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A Marine’s journey to the Farm

An “art nerd” with her sights set on college, Hayden Shelden chose military service as the path to get there, and it changed her in ways she never imagined.

Hayden Shelden always knew she wanted to go to college and medical school, and that military service would be her route to get there.

Hayden Shelden recently joined Stanford after serving in the U.S. Marine Corps. (Image credit: Andrew Brodhead)

She had her heart set on joining the U.S. Air Force after high school. But during the application process, she was diagnosed with Raynaud’s disorder, a circulatory condition that makes her prone to hypothermia, and was immediately disqualified. She was devastated.

“One day I was crying in a fetal position on the floor and my stepdad, who was in the Marines, said, ‘Well, let’s go to the Marine Corps recruiter,’ ” she recalled.

But Shelden had reservations. She wasn’t sure she was cut out for the Marines, which she felt represented the antithesis of everything she thought she was. As a teen, Shelden was studious, played golf, and enjoyed painting, photography, and dance. She also loved theater and performing in musicals.

“If you knew me in high school, you would have never guessed that I would join the Marine Corps because I was kind of an art nerd,” she said. “I thought my ‘free spirit’ disqualified me.”

But Shelden applied and was accepted. A few weeks later she left her hometown in Kansas and headed to boot camp, which she said was the beginning of a transformative experience. “It definitely turned me into something very different from who I thought I was,” she said, adding that the Marines took her from a fixed mindset to a growth mindset. “I was unaware of just how capable I was at learning new things until I joined.”

Boot camp

In 2015 Shelden relocated to Parris Island, South Carolina, to begin a three-month boot camp. She arrived with nothing but the clothes she was wearing, a photo ID, and her birth certificate, nervous about the “breakdown” process that she was walking into.

Hayden Shelden’s time in the Marines was a transformative experience. (Image credit: Jennifer Schubert)

“When you get there, everybody’s yelling at you, you’re confused, and you make a lot of mistakes,” she recalled. “But as time goes on, your brain and body adapt, and you learn to perform tasks faster and prioritize better.”

She and the other recruits learned how to put on a uniform, march in formation, and carry and shoot a weapon. They conducted drills, engaged in various physical trainings, and learned battle tactics. The experience, she said, immediately overtook her.

“I could feel the transformation happening,” she said. “Over time, they were building us back up into Marines.”

After completing boot camp, Shelden, who had chosen language as her occupational specialty, was sent to Monterey, California, to attend the Defense Language Institute (DLI).

For the next year and a half, she was immersed in intense, full-time language training that was taught almost exclusively in Russian, an instructional style she calls the “fire hose” effect because trainees get “hosed down by a wave of new information.”

While at DLI, she was sent to Latvia for a month for another language course. It was her first time outside of the United States, and while there, she lived with a host family that spoke only Russian. She said the experience forced her out of her comfort zone, and it was also when she realized she’d become fluent.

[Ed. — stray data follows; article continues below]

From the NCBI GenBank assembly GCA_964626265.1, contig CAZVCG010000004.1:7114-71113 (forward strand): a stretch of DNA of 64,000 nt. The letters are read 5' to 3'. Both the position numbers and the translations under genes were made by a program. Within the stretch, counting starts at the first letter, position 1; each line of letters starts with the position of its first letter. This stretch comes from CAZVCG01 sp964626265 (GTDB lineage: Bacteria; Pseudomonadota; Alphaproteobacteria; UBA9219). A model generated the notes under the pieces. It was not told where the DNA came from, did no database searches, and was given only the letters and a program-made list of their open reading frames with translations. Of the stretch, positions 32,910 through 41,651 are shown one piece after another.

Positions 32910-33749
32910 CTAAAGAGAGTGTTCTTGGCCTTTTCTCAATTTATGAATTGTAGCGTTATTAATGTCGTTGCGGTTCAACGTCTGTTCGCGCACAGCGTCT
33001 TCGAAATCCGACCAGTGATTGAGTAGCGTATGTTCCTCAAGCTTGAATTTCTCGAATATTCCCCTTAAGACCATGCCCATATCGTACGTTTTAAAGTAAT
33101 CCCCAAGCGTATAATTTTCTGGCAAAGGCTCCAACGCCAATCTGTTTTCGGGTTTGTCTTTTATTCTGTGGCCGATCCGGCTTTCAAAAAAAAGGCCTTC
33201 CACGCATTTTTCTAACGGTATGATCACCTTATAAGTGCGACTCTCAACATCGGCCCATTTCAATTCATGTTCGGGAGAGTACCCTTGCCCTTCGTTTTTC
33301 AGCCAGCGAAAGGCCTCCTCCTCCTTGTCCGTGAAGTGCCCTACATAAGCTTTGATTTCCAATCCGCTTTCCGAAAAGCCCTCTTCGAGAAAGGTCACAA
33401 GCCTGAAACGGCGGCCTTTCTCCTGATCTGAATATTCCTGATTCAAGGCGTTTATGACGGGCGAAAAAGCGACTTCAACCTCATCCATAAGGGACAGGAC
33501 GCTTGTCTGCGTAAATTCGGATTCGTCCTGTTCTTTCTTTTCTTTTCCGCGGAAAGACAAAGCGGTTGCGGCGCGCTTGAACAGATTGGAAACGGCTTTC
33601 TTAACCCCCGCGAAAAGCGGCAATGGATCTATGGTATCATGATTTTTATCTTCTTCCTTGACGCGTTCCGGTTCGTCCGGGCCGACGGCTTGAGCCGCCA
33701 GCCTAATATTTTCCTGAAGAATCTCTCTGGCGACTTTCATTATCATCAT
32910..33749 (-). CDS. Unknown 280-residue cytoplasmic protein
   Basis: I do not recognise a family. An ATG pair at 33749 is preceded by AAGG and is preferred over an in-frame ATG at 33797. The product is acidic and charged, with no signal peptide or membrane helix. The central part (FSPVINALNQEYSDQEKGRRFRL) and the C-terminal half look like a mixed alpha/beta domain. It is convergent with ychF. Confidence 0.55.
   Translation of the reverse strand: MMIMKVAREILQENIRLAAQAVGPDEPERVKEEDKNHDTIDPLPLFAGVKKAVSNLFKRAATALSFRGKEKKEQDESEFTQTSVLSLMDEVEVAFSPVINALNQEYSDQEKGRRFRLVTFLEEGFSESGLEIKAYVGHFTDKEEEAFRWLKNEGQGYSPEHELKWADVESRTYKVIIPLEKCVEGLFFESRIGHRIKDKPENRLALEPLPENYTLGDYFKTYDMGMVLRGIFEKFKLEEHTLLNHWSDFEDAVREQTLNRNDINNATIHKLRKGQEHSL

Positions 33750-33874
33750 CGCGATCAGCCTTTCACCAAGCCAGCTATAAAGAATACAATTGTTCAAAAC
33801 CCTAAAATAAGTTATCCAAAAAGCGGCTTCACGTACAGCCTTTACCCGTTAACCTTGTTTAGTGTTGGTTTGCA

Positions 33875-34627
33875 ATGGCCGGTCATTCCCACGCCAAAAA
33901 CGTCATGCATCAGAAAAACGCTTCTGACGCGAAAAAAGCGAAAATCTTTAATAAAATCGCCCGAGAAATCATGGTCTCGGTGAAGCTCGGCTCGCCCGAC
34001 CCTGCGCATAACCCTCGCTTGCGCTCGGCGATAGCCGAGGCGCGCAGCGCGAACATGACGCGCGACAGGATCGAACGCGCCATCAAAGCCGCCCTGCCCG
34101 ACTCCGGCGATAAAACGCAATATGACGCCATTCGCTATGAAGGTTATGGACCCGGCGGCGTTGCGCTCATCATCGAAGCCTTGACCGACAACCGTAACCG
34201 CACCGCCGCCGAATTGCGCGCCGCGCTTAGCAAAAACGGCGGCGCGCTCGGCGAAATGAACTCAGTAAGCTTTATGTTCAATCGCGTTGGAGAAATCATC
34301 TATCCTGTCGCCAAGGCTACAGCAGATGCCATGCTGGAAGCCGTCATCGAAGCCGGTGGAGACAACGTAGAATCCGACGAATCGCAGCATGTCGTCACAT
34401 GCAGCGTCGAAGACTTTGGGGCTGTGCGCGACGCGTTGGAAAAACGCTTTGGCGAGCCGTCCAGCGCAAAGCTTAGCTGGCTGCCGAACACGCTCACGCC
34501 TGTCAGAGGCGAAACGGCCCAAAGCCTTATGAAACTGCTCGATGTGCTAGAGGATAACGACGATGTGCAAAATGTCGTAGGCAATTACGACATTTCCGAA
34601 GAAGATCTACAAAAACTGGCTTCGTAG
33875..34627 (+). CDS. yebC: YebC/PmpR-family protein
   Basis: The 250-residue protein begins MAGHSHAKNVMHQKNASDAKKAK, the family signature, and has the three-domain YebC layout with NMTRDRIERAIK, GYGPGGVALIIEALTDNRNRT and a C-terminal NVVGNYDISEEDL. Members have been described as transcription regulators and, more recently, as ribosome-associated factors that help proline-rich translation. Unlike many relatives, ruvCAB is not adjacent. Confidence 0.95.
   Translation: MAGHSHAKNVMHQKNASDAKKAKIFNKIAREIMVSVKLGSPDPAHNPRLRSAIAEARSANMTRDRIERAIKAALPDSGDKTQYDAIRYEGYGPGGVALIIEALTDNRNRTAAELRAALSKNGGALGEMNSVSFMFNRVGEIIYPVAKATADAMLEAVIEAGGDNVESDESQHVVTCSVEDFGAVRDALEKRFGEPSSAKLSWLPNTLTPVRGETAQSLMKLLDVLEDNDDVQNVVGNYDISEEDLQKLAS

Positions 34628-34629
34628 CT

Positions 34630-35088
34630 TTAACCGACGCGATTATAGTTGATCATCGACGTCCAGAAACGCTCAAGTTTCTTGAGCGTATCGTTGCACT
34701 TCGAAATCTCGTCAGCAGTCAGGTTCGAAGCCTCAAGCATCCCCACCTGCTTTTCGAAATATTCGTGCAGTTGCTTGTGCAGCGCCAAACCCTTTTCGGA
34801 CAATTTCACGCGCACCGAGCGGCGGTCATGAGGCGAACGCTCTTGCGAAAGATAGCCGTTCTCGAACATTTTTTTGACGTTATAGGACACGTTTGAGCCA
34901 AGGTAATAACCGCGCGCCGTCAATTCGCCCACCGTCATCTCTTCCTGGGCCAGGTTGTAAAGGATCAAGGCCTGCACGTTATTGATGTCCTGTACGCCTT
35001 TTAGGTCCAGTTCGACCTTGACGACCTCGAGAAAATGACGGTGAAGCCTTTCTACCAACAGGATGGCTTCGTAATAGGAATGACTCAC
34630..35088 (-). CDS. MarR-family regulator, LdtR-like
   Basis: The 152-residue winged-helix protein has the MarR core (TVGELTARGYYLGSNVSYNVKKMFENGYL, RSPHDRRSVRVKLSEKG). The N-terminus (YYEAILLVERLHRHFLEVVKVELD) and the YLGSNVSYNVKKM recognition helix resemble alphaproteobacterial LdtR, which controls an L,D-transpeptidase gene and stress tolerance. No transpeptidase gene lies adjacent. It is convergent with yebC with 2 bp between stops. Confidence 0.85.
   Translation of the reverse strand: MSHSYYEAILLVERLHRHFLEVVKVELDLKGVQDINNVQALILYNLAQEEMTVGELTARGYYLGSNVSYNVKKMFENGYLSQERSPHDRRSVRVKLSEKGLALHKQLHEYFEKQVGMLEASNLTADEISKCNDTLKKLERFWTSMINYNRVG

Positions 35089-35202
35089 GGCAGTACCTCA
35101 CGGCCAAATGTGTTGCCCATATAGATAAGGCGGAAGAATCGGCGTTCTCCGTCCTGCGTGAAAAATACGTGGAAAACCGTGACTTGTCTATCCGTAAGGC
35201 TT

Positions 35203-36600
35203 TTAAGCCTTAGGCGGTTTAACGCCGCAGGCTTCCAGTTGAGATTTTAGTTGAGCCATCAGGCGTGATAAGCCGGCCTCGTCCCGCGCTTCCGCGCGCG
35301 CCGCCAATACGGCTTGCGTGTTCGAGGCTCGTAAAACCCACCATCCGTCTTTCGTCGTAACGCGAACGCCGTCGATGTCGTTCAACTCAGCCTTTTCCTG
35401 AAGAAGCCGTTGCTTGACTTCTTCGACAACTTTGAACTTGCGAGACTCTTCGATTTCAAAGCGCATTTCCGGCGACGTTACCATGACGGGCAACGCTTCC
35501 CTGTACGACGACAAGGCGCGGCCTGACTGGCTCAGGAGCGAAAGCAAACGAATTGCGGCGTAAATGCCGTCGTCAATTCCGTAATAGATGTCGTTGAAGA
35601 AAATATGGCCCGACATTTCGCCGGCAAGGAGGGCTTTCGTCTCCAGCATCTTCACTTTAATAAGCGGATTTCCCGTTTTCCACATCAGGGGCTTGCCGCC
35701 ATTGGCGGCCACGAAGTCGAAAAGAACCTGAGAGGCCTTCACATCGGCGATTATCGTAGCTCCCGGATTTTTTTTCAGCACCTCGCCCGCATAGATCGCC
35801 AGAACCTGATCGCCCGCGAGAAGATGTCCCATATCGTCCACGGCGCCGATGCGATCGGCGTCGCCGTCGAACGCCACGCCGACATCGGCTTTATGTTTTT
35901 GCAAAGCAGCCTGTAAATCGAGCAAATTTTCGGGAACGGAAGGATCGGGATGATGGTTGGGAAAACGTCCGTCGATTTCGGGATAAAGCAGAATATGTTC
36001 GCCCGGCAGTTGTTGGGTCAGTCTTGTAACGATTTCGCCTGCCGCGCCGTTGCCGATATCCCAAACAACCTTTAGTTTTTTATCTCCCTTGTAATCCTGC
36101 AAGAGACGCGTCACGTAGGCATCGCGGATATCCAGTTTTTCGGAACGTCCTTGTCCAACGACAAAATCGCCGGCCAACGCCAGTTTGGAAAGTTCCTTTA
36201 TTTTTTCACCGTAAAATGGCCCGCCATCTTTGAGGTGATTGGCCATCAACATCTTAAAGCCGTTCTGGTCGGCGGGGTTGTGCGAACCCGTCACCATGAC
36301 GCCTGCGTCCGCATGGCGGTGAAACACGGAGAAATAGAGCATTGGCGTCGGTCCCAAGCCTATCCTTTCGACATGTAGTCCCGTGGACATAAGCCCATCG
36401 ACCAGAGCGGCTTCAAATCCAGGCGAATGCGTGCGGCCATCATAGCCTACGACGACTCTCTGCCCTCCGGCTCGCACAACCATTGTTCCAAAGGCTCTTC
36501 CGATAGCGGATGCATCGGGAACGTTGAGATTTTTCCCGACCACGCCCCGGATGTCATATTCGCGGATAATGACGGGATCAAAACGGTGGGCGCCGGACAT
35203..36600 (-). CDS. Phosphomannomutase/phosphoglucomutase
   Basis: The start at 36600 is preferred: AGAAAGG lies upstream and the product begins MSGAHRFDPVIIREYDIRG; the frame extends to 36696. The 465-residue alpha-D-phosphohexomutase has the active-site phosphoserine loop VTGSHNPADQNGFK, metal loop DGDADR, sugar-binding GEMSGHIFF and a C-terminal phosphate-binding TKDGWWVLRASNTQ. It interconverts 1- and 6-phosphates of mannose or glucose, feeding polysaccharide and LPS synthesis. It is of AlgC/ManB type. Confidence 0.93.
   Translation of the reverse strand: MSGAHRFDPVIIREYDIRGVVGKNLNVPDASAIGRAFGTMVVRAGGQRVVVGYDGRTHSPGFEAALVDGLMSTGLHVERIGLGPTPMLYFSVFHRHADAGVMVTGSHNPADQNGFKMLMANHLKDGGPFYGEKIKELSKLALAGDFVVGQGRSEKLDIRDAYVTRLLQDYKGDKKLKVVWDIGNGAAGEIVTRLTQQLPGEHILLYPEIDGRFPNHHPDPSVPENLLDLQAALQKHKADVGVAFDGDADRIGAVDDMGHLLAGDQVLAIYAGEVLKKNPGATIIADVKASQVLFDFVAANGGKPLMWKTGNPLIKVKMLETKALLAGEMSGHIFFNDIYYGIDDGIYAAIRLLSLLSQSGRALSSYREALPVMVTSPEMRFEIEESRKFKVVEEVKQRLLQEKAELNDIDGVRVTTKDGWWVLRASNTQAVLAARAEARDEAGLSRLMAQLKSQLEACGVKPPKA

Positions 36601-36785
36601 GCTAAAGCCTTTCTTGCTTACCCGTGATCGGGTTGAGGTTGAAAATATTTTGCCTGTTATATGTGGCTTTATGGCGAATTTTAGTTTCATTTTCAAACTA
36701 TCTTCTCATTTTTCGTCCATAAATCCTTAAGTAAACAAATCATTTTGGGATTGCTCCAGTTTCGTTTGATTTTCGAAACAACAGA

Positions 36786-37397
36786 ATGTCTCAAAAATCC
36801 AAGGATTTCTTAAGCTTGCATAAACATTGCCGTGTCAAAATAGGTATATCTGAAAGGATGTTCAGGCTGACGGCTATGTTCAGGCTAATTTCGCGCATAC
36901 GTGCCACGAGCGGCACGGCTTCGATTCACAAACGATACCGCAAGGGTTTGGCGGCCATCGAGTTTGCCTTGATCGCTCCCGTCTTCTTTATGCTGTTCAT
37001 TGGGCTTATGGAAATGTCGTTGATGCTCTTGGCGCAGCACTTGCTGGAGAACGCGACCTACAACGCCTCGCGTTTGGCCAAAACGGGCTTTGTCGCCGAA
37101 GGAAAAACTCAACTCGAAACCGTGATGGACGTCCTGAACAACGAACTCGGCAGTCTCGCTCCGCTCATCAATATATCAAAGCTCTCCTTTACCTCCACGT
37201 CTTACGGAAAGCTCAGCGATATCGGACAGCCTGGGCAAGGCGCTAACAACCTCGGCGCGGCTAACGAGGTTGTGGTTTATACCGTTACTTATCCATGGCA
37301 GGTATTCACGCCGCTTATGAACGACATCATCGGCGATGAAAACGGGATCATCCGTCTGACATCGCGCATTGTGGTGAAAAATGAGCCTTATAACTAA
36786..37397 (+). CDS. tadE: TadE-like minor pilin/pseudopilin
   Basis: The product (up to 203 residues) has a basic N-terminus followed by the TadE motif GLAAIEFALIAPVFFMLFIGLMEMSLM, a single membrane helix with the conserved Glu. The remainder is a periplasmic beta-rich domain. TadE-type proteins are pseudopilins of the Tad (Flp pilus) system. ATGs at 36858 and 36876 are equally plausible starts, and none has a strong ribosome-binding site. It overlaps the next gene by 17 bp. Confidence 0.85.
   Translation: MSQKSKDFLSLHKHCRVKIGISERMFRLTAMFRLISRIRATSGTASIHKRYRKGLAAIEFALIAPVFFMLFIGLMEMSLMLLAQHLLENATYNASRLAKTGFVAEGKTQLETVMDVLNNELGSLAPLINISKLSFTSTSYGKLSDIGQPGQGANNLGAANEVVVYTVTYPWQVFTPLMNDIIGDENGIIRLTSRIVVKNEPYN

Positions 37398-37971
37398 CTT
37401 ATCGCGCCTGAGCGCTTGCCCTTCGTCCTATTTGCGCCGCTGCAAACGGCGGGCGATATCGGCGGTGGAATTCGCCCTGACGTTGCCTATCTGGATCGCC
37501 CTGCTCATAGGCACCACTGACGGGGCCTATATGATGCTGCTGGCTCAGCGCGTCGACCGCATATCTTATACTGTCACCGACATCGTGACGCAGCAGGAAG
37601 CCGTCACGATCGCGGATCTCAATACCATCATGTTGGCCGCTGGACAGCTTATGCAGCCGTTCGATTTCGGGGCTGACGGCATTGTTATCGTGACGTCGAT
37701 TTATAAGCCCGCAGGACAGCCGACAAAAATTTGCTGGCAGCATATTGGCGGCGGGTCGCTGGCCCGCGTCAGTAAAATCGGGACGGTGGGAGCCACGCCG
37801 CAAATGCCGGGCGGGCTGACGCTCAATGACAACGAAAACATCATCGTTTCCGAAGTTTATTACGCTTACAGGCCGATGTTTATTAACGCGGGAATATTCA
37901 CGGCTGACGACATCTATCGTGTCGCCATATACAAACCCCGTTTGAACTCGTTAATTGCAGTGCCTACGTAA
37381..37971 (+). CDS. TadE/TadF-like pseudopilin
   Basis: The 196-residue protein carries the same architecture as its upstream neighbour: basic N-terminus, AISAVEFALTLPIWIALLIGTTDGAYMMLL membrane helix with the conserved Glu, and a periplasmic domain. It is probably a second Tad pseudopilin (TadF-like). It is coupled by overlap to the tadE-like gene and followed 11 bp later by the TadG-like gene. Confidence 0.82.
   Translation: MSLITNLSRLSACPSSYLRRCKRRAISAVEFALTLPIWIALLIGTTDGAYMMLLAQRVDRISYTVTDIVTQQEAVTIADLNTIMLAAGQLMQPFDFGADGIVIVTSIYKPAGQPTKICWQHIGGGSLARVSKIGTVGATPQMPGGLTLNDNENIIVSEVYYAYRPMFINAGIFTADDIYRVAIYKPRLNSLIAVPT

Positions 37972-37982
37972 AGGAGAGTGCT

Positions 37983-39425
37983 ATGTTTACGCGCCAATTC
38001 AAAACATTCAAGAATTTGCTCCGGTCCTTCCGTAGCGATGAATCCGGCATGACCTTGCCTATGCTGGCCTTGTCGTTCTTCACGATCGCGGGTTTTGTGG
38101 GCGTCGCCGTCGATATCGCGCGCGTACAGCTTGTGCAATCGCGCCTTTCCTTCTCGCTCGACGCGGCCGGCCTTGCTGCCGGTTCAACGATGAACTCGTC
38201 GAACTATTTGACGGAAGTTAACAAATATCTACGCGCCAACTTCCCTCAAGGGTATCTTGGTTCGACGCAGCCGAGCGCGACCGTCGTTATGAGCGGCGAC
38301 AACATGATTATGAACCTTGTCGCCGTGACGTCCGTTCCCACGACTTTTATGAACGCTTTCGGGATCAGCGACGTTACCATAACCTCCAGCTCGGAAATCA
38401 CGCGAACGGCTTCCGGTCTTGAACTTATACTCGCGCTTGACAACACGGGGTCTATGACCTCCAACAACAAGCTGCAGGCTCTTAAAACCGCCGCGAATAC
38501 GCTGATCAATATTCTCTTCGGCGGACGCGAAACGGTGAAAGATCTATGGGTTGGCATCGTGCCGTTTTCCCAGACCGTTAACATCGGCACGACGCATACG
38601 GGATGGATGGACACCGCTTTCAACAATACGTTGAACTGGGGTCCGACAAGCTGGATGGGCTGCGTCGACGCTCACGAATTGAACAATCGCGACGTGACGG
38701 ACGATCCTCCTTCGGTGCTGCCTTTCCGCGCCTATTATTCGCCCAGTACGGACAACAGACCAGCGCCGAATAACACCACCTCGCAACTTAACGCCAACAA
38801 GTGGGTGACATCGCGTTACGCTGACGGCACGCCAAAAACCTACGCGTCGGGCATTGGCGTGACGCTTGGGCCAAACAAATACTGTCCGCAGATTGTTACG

Deploying overseas

In 2017, Shelden deployed to Romania with the Black Sea Rotational Force, which conducted joint military engagements with Russian-speaking partner nations in Eastern Europe. For nine months she served as a Russian translator and cultural expert on a team that worked with representatives of other nations to teach military tactics.

Throughout her time in the military, Shelden took courses to fulfill various college admissions requirements and planned for her eventual enrollment in college.

Shelden completed her service in 2020, after a six-month deployment in Afghanistan. She returned home to Kansas, where she intended to pursue college and medical school. But, deciding that she didn’t want to attend school remotely during the COVID-19 pandemic, she opted instead for a job.

Shooting for the stars

Shelden said that taking risks and pushing herself to do things she never imagined she could do, like learning Russian, or occupying spaces she didn’t initially think she belonged, like the Marines, boosted her confidence when it came time to apply to college. Encouraged by a fellow Marine, she applied to Stanford. When she found out she had been accepted, she says, she cried tears of joy and relief.

“Part of me didn’t think it was possible for me to do this,” she said. “But shooting for the stars and putting myself out there and then it actually happening for me was a gratifying experience.”

In September, she packed her car and drove from her family’s home in Kansas to Palo Alto. The trip ended at Palm Drive, where she had her first sight of the Stanford campus. “It looked like a scene from a movie,” she said. “It was surreal.”

Shelden is interested in psychology and the brain and intends to pursue medical school. She’s also a member of the Stanford Pre-Medical Association and is considering some psychiatry and military-associated Intro Sems courses. She said that while she’s enjoying her classes and being a student, she’s still reacclimating to civilian life.

“There’s a lot more freedom in the civilian world, so embracing that has definitely been a journey,” she said. “I’m using this time to figure out who I am outside of the military and shed those parts of my identity that I had to adopt to be a Marine. I’m still on that path right now, but hopeful that Stanford will help me get there.”